Rudolph Fischer’s company manufactured the electrical heating units that Keith identified as fitting in with the needs of Britons, given our changeable climate.
He also said it was lucky that the time was right for Rudolph.
“He was at retirement age and his sons didn’t seem to be making too much of a go of it so it was a lucky time for us,” said Keith. “He was ready to sell.”
They kept the brand name as it was well known, and out of respect for the inventor, Rudolph’s father.
Fischer’s heaters, Keith explained, are a million miles away from the old night storage heaters which make the house warm in the morning but are cold again by the evening.
Keith said: “How is that an efficient way of heating? It doesn’t really work and
especially for the older generation in our British climate.”
The heating systems the company sells now are super-efficient in every way, said Keith.
They provide a separate wireless-controlled thermostat in every room so that no electricity or heat is wasted in rooms you aren’t using.
The temperature can be set and will automatically keep the room at that heat until it is altered by the user, with no sudden drops or power wastage.
If the weather changes suddenly, the ambient temperature in the room will remain.
The systems are popular with the over-60s, who also like the low maintenance.

The Bastians with city mayor Sir Peter Soulsby at the new Frog Island premises
It was feedback from the older generation – and the couple’s ethos of sorting things out from the top – that led to Keith’s new bold venture of becoming a power provider.
He said his new company, Fischer Energy, is trying to take a share of the gas and electricity market from big six suppliers such as N-Power, British Gas and Scottish Power.
Since launching at the start of the year, they now have 9,000 customers nationwide.
Keith said: “About 18 months ago our heating system customers started to tell us they were getting fed up with electricity companies and their complex and varying tariffs.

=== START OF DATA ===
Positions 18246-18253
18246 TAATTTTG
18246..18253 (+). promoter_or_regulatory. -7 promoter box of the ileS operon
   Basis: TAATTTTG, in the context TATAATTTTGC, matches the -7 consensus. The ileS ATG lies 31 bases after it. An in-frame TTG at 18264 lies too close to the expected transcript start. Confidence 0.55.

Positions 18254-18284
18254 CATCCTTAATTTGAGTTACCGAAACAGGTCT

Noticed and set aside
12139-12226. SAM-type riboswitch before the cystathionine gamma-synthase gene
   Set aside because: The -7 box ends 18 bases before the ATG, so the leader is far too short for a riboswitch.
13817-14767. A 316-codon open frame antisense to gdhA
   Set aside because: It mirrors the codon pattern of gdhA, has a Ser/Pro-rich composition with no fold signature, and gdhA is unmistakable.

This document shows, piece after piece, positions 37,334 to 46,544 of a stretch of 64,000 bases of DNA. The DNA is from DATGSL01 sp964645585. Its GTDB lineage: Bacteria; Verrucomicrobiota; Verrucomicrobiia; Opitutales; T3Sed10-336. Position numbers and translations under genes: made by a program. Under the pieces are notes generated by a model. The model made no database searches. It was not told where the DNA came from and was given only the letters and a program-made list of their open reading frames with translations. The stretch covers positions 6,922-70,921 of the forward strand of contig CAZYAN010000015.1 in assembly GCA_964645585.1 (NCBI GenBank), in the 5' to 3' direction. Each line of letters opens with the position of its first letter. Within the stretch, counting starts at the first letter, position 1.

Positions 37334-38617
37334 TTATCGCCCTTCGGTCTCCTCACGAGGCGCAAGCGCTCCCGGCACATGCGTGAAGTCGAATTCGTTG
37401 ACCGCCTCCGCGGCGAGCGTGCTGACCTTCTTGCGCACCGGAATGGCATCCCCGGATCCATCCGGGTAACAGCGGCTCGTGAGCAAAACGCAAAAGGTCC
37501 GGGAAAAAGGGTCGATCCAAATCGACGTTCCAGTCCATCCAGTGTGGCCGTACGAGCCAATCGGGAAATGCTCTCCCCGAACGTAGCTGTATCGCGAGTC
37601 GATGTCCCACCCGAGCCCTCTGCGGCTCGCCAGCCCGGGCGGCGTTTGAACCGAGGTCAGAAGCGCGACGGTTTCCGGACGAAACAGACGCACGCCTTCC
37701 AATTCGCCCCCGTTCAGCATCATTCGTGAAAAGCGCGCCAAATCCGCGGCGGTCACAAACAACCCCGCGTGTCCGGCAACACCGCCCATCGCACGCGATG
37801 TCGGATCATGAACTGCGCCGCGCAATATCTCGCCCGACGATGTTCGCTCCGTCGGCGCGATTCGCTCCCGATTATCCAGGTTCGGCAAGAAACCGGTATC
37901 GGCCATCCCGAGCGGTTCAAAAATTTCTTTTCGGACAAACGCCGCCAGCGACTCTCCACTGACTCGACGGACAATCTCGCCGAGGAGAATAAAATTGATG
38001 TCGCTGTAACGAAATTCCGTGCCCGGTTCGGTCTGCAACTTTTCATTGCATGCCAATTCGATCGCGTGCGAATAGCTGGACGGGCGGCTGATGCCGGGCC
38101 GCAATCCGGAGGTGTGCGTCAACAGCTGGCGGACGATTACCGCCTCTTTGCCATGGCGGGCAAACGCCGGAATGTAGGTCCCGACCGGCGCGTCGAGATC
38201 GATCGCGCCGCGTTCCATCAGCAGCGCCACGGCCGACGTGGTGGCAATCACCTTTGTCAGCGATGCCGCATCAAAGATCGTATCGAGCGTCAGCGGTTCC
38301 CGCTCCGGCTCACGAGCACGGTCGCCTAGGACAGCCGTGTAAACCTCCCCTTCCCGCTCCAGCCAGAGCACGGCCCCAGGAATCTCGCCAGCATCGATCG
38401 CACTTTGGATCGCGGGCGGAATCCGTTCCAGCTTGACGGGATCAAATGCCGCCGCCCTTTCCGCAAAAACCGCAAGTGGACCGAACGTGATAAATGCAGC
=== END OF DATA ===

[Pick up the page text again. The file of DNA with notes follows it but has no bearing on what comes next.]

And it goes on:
“Also, why should two people living in the same street and same town be on totally different tariffs for the same commodity? It doesn’t make sense and isn’t fair.”
Keith set up a small department of Fischer to help customers sort out their tariffs for them with the big energy companies.
He was shocked at the difficulties and time his staff had to spend on the telephone trying to sort out all the various complexities.
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Keith said: “We saw for ourselves how time-consuming this was and we learned first hand about the problems they were having.
“This was simply not acceptable to us. Again it was Maria who suggested we set up our own power supply company.
“No more hanging on the telephone, no more need even to phone at all because every one of our customers is simply on the best possible supply tariff we can get for their region.”
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They sank around three quarters of a million pounds into the new company and the family is taking it slowly.
Keith said: “We need to grow organically. I learn quickly but can’t think properly if fire-fighting all the time.”
The couple’s business philosophy has led to success, plus premises overlooking the River Soar at Frog Island – about 30,000 sq m at present, but with more expansion planned next year.
Keith said: “Growing the energy company is my main focus at the moment.
“I estimate that in a few years’ time we will employ between 600 and 1,000 people. It’s a huge market.”
Not bad for a business that started off with the accounts department on the kitchen table.
Source: Murcury